Histrionic Visualization: The Rise of Theatrical Visual Presentation of Data

Earlier this year, while preparing for a workshop on Telling Stories with Data, I coined the term “Histrionic Visualization”, to account for certain theatrical presentations of information visualizations that I had seen. I wanted to expand on this idea a bit here.

Perhaps the best way to define what I mean by histrionic visualization is to cite some examples. For instance, Al Gore explains climate change data and visualizations in his movie An Inconvenient Truth. Gore combines a linear (sometimes animated) slide deck together with his voice over (and occasional sound effects) to present his data to the audience.

Another example of this idea came about when CNN started using Perceptive Pixel’s touch screen technology to allow on-air journalists the ability to manipulate data on the display using touch and gestures while they were broadcasting. This led to the likes of John King dynamically manipulating election visualizations while on air.

From these examples, hopefully it’s a bit more clear now what I’m talking about when I say “histrionic visualization”. These are embodied presentations of information where the physicality of the presentation itself becomes the defining factor. What new forms of tangible interaction or interfaces could enable further development here?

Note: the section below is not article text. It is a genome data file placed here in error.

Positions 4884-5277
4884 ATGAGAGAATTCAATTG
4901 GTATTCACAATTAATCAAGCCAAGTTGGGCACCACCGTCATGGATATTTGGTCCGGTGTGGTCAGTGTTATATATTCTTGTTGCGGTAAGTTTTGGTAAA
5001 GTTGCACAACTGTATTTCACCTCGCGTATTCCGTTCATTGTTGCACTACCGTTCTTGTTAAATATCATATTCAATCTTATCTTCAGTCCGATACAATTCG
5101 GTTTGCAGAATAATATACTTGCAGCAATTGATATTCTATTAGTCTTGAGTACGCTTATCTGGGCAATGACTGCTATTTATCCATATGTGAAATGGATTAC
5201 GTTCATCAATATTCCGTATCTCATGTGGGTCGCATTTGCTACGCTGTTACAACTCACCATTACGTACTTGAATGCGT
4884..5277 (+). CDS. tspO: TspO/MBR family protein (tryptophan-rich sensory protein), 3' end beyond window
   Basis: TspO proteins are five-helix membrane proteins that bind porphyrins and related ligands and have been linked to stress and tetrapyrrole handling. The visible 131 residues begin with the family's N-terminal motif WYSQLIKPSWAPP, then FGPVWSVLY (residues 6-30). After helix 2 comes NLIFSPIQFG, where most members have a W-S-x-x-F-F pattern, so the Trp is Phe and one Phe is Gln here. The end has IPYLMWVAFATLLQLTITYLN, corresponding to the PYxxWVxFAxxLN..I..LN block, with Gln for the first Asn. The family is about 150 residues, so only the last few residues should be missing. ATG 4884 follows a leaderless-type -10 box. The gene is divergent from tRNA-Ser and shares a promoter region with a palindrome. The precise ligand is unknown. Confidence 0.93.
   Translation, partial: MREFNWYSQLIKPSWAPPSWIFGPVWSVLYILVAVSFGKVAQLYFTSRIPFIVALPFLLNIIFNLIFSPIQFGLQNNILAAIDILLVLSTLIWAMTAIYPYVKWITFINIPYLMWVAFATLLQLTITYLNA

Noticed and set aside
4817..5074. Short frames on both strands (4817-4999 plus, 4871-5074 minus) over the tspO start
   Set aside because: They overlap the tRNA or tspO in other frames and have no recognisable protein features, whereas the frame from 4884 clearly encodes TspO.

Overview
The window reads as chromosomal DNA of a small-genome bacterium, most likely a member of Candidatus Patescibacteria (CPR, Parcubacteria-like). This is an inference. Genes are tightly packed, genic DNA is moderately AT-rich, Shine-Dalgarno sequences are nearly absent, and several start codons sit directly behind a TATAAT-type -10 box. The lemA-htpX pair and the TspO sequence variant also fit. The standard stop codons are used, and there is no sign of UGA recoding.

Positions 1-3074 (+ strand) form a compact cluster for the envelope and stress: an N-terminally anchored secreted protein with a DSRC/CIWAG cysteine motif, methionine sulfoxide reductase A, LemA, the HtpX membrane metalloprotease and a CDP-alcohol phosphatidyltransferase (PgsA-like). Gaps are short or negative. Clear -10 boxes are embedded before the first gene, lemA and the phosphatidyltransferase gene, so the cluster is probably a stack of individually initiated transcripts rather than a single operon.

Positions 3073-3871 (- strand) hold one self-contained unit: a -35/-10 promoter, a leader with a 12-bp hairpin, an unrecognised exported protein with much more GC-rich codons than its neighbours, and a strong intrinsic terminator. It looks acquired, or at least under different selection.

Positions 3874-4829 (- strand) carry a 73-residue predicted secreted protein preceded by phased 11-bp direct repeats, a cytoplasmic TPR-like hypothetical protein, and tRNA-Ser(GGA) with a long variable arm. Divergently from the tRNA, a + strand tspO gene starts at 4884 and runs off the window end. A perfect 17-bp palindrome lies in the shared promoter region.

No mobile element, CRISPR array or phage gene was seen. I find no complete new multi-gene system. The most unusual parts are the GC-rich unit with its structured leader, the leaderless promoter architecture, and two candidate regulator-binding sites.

I think this idea could actually go a lot deeper than the examples I’ve seen too. It seems to me that acting out the presentation of visualizations is an area ripe for study. Does the physicality of the presentation help people learn or crystallize knowledge from the visualization? Are these presentations more engaging? How could you incorporate the audience into the interaction?

Moreover, could this become a new form of art, where talented storytellers weave data and visualization together with acting to engage an audience in the performance? How would the 2010 U.S. census look when presented on stage?